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MANPOWER PLANNING

Swati A Vispute, PhD


CONTENTS

• Objectives of Manpower Planning


• Estimating Manpower requirements
• Recruitment & selection
• Succession Planning
• Career Planning
• Downsizing & Restructuring
MANPOWER PLANNING

• Manpower Planning is essentially the process of getting the number of


qualified employees and seeking to place the right employees in the right
job at the right time, so that an organisation can meet its objectives.
CASE STUDY SITUATION
The president has called a meeting to get your feedback on Jack, a department manager. Jack is what some people call “from the old
school” of management. He is gruff, bossy, and often shows an “it’s my way or the highway” attitude. Jack is about five years from
retirement. Jack has a high turnover rate in his department. There have been several complaints on company surveys about him from
his department and from outside his department.
People have commented on the fact that Jack is “rude” during meetings and doesn’t let others contribute. There are times when he has
belittled people in meetings and in the hallway. He also talks about his staff “critically” or “negatively” to other managers.
But Jack also is a brilliantly talented person who adds a vast amount of needed knowledge and experience to the company. He is
extremely dedicated to the company and lets people know this by his arrival each day at 6:30 a.m. and his departure at 6:00 p.m. He
has been with the company for 32 years and he reports directly to the president. Jack has gone to the HR department and complained
that the people his supervisors hire are not a good fit for the company. The new employees don’t listen and they have a poor work
ethic. Jack feels that HR do a better job screening people.
• What suggestions do you have for the president on how to coach Jack and develop a personal improvement plan?
• What areas would you suggest be first on Jack’s improvement plan?
• What kind of timetable would you put in place?
• How about milestones and consequences?
• How should Jack be coached and by whom?
• Is it worth the effort, since he might be retiring soon?
• After introductions, the president will ask you for your “How to Coach Jack” plan.
• Each member of the team (individual) should contribute to the plan details.
OBJECTIVES OF MANPOWER PLANNING

• Forecast personnel requirements


• Cope with change
• Use existing manpower productively
• Promote employees in a systematic manner
THE RECRUITMENT AND SELECTION
PROCESS

1. Decide what positions to fill through personnel planning and forecasting.


2. Build a candidate pool by recruiting internal or external candidates.
3. Have candidates complete application forms and undergo initial screening
interviews.
4. Use selection tools to identify viable candidates.
5. Decide who to make an offer to, by having the supervisor and others
interview the candidates.
Steps in Recruitment and Selection Process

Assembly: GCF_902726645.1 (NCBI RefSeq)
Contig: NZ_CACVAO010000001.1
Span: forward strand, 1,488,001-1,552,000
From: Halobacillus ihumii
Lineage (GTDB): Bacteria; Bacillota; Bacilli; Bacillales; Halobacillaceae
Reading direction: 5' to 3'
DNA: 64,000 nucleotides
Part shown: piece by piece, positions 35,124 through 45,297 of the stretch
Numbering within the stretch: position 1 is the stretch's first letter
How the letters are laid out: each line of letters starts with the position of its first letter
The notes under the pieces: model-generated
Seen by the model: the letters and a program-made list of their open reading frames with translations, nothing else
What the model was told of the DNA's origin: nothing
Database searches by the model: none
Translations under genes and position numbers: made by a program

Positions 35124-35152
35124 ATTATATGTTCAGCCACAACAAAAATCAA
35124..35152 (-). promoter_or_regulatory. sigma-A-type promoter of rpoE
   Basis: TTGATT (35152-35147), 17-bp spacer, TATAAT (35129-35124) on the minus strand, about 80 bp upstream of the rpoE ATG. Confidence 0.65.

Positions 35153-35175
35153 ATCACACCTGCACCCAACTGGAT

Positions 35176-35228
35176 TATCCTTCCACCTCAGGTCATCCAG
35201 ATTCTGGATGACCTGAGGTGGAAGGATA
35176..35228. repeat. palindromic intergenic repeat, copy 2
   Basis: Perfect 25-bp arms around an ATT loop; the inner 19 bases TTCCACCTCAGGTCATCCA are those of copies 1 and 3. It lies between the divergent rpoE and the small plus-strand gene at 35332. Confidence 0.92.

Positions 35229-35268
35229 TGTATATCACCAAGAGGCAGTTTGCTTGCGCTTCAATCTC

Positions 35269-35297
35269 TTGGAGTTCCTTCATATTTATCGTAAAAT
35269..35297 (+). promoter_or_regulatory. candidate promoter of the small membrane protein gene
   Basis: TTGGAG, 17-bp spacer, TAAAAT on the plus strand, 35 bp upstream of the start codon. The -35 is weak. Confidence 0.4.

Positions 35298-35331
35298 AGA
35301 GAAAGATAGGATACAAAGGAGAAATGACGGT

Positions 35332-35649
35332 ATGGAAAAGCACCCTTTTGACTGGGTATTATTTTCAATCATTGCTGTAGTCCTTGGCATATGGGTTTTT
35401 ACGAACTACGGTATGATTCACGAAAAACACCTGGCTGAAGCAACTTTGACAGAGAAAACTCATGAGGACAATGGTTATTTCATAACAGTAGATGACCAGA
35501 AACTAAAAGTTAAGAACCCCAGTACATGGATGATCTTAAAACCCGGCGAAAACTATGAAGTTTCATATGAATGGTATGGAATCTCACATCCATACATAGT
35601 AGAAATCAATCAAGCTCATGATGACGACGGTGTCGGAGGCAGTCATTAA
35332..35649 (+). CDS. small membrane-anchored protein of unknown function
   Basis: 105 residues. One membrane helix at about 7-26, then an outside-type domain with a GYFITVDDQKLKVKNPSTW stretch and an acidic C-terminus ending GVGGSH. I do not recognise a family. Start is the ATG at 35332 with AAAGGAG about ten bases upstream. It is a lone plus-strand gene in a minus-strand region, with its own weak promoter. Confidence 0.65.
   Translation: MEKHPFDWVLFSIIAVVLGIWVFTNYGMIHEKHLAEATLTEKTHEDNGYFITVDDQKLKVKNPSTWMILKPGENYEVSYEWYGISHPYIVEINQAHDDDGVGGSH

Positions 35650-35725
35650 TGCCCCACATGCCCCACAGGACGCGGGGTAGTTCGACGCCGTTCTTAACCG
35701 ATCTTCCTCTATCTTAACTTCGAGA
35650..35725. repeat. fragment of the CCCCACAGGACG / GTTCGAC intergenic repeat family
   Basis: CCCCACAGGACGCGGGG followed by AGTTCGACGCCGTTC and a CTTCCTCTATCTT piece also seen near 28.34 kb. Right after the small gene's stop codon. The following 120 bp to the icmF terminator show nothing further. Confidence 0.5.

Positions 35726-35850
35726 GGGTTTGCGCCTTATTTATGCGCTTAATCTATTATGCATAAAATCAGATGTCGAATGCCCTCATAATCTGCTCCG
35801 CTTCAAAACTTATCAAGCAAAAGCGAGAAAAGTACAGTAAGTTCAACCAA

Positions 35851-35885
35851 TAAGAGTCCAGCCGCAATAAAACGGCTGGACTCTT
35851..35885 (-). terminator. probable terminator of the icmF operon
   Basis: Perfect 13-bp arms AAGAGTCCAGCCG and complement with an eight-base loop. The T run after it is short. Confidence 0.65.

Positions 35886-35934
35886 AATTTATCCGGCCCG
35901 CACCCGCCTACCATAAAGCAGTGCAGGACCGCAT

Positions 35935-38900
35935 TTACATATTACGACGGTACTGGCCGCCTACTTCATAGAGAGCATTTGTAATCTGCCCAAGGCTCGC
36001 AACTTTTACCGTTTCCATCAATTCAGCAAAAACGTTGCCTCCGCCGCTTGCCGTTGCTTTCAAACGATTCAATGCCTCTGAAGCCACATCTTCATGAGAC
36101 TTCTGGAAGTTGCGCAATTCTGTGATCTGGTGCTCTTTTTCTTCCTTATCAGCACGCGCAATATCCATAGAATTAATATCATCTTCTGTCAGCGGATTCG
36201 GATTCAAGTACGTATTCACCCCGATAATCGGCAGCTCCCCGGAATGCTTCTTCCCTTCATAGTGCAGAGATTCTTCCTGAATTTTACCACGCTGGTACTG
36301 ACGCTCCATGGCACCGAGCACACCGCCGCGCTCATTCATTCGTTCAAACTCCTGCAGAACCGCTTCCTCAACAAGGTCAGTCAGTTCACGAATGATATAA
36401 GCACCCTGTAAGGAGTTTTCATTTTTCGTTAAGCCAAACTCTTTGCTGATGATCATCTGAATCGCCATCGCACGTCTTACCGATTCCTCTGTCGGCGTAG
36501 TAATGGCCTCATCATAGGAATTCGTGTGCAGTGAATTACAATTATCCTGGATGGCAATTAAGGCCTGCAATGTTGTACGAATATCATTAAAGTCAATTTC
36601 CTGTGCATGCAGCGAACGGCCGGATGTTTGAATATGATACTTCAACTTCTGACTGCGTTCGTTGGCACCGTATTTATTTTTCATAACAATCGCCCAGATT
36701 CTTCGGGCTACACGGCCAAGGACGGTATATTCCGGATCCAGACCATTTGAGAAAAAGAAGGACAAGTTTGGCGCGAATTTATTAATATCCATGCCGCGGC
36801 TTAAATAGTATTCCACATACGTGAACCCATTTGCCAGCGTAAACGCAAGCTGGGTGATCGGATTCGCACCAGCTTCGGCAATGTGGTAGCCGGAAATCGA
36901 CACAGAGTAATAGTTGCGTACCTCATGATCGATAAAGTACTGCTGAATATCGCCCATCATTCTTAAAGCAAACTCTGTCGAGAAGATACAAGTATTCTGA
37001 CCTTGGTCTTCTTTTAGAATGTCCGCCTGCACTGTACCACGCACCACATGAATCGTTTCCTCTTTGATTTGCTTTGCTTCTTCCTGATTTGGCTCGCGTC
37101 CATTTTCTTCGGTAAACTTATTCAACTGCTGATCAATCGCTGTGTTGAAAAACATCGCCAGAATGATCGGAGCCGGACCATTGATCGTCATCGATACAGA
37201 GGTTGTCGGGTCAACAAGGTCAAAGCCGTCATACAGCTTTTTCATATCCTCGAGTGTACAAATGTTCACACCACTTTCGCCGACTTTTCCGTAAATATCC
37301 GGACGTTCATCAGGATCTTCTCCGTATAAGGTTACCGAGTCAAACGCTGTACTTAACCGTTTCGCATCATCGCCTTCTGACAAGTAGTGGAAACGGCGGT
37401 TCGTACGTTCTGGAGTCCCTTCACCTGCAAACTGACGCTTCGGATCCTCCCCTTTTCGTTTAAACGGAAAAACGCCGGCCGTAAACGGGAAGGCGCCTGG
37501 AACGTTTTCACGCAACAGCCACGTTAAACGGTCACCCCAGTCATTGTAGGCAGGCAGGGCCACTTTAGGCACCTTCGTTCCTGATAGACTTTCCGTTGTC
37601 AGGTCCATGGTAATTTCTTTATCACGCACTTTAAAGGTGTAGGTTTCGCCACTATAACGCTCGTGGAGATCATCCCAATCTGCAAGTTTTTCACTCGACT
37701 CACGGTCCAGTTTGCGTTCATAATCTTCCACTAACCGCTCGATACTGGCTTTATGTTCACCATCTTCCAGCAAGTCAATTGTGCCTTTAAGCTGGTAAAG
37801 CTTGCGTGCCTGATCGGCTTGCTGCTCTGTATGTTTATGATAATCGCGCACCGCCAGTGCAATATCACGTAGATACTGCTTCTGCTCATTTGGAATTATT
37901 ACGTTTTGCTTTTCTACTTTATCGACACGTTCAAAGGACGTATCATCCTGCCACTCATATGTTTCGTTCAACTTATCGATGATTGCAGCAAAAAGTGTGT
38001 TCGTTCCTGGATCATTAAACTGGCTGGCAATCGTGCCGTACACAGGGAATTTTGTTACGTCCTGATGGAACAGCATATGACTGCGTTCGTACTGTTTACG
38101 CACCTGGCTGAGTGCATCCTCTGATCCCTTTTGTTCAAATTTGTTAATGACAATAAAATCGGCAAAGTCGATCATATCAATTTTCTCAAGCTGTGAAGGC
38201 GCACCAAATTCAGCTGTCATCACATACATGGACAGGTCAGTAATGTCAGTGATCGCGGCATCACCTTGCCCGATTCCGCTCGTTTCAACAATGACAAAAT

The recruitment and selection process is a series of hurdles aimed at selecting the best candidate for the job.
IBM has been transitioning from supplying mostly computers to supplying software
and consulting services. Therefore, in terms of IBMs strategic workforce needs, in
three years, 22 percent of our workforce will have obsolete skills. Of the 22 percent,
85 percent have fundamental competencies that we can build on to get them ready
for skills we’ll need years from now. The remaining 15% will either self-select out of
IBM or be let go. As at IBM, workforce and succession planning should entail thinking
through the skills and competencies the firm needs to execute its overall strategy. At
IBM, for instance, human resource executives review with finance and other
executives the personnel ramifications of their company’s strategic plans. In other
words, What sorts of skills and competencies will we need to execute our strategic
plans?
Linking Employer’s Strategy to Plans
HUMAN RESOURCE PLANNING PROCESS

Plan of
Action
Demand
• External Forecast • Required • Surplus (VRS, restricted
• Internal • Quantitative • Available hiring, downsizing)
• Judgmental • Gap Analysis • Demand = Supply (No
action)
• Shortage of Manpower
Environmental RAG (Recruit, training etc.)
Scan Analysis
FORECASTING PERSONNEL NEEDS
FORECASTING TOOLS
Quantitative Methods Judgemental Method

Ratios Managerial Judgement


• Bottom-up approach
• Top-down approach
Benchmarking / Thumb Delphi Technique
Rule
Scatter Plot Zero based forecasting
Trend Analysis
Computerised forecasts/
Simulation
Work Study
QUANTITATIVE METHODS

• Ratios – two variables bear a direct relationship with each other.


• E.g. If it takes 30 employees to sell 300 units, so ratio is 1:10
• If u need to sell 600 units at 1:10 ration, 60 sales people required
• Benchmarking / Thumb Rule
• Many years of experience gives rise to benchmark
• International benchmark for HR in automated environment is 1:100
• So if employee strength is 5000 then 50 HR employees will be needed.
Scatter Plot - Determining the Relationship Between
Hospital Size and Number of Nurses
Hospital Size Number of
(Number Registered
of Beds) Nurses
200 240

300 260

400 470

500 500

600 620

700 660

800 820

900 860

Note: After fitting the line,


you can project how many
employees are needed,
given your projected volume.
QUANTITATIVE METHODS

• Trend Analysis
• Collecting information and spot a pattern or trend in information
• If every year number of employees increases by 5%, then next year also you hire 5%
more employees than previous year.
• Computerized Forecasts / Simulation